By Colleen Vanderlinden, Planet Green
Every garden is amazing. From the smallest container to the most dramatic botanic garden (such as those listed here), gardens help us appreciate the natural beauty around us, amaze us with the diversity that exists in the plant world, and stand testament to the creativity of those whose art consists not of brushes and paints, but of flowers and plants.
Whether they stand as symbols of a leader’s greatness, as a wealthy man’s monument to his love of plants, or as a beautifully cataloged collection of a particular type of plant, the world would be a sad place without its botanic gardens. Here are five of the most dramatic, amazing gardens from around the world.
1. Musee du Quai Branly Vertical Garden, Paris
The streets in this area of Paris mimic the meandering curves of the Seine, and at the heart of it is the Quai Branly Museum. The building itself is a hodgepodge of shapes, but it is the administrative wing that really draws attention. The four-story building, with its gently curving facade, is covered from sidewalk to roof in plants.
Designed by botanist and landscape designer Patrick Blanc, the garden comprises 15,000 plants. With 170 species represented, the garden is an amazing spectacle of urban vertical gardening that celebrates biodiversity. Plants included in Blanc’s design include heuchera, ferns, ivy, grasses, sedges, mosses, liverwort and bergenia.
The patented system Blanc designed to support the garden (and others he’s designed) is constructed of heavy-duty felt attached to a strong plastic backing. The felt and plastic support plant roots and provide a medium for water and nutrients to reach the plants. The entire thing is supported by a metal frame that holds the plants off of the facade of the building to reduce the potential for damage from plant roots. A drip irrigation system at the top of the wall runs constantly, bathing the plant roots in moisture and nutrients.
Image: Lauren Manning / Creative Commons
2. The Lost Gardens of Heligan, Cornwall, UK
From the mid-1700′s through the early 20th century, the Tremayne family of Cornwall designed and maintained an extensive garden on the family’s estate. After losing the majority of its gardening staff in World War I, the gardens fell into a state of disrepair that only continued and worsened through the second World War and thereafter. The gardens became overgrown and neglected, and any of its former splendor was lost in the mess that remained. That changed, though, in the 1990′s when a descendant of the Tremayne family inherited the estate. Upon looking around, the family realized that there was beauty amid the chaos, and undertook the enormous task of bringing the gardens back to their former glory.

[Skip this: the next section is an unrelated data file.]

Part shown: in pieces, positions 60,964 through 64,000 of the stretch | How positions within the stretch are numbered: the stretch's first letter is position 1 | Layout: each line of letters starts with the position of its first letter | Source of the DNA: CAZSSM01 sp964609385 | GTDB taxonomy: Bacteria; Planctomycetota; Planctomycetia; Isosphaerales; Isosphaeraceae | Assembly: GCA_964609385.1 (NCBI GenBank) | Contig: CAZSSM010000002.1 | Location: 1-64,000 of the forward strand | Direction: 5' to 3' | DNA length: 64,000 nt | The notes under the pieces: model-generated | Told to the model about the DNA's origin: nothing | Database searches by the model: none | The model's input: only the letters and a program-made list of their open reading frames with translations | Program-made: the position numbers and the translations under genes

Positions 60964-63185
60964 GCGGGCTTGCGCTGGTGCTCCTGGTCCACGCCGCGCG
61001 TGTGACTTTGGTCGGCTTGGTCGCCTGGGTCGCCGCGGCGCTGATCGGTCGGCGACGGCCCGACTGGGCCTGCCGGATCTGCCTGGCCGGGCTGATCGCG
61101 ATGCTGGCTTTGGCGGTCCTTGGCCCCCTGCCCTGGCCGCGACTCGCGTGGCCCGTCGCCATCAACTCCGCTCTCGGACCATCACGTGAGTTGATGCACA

The magnificent Heligan Gardens are designed in what is known as the “gardenesque” style, which means that different parts of the garden have entirely different moods and focuses. The gardens include several very old rhododendrons and camellias, an Italian-style garden, a large vegetable garden, Europe’s only productive pineapple pit, and “The Jungle,” which is filled with sub-tropical tree ferns. The gardens are now open to the public, and the “Mud Maiden,” above, has become one of the garden’s most beloved features.
Image: Fimb / Creative Commons
3. The Nong Nooch Botanical Garden, Thailand
This amazing, 500-acre garden was originally destined to be a fruit plantation. Instead, the owners decided to plant tropical plants and flowers. The result is nothing short of magnificent.
The 500 acres are divided among several themed gardens and display gardens, including a cactus and succulent garden, a French garden, a garden inspired by Stonehenge, a display garden featuring variegated plants, an orchid and bromeliad display garden, and “Butterfly Hill” — which features tropical plants that attract butterflies. Nong Nooch is also home to a vast collection of cycads that boasts at least one member of every single cycad species on the planet.
Image: Zoe Goodacre / Creative Commons
4. Arctic-Alpine Botanic Garden, Tromso, Norway
The world’s northernmost botanical garden boasts a wide ranging collection of Arctic and alpine plants from across the entire Northern hemisphere.
The garden is arranged geographically, grouping Arctic and alpine plants together by continent, as well as by botanical association (so related plants within a specific region are grouped together.) All together, the garden showcases thousands of botanical taxa within its 20 collections.
The garden also strives to educate visitors about the relationship between the plants and the terrain of Alpine regions. A “Geology Walk” explores rocks of Norway, and signs throughout the garden help visitors appreciate the uniqueness of alpine plants.
Image: Harald Groven / Creative Commons
5. Rikugien Garden, Tokyo
The work “rikugien” means “six poems garden” in Japanese. This breathtaking garden in Tokyo features gardens with 88 scenes that bring famous places in Japan and China, historical references, and poems to life.
Rikugien Garden was constructed in the late 1600s through early 1700s by Yanagisawa Yoshiyasu, with permission from the fifth shōgun Tokugawa Tsunayoshi. Some of its most popular features include a serene pond and islands, teahouses, and forested areas. In all, the garden is home to over 6,000 trees, particularly maples, camellias, magnolias, and azaleas.
Gardens like these are wonderful not only for the pleasure they provide just by being there, but by the inspiration they can provide for our own gardens. They also open our eyes to the diversity of plants on our planet and the creative ways we’ve found to celebrate them.
Image: Thejas / Creative Commons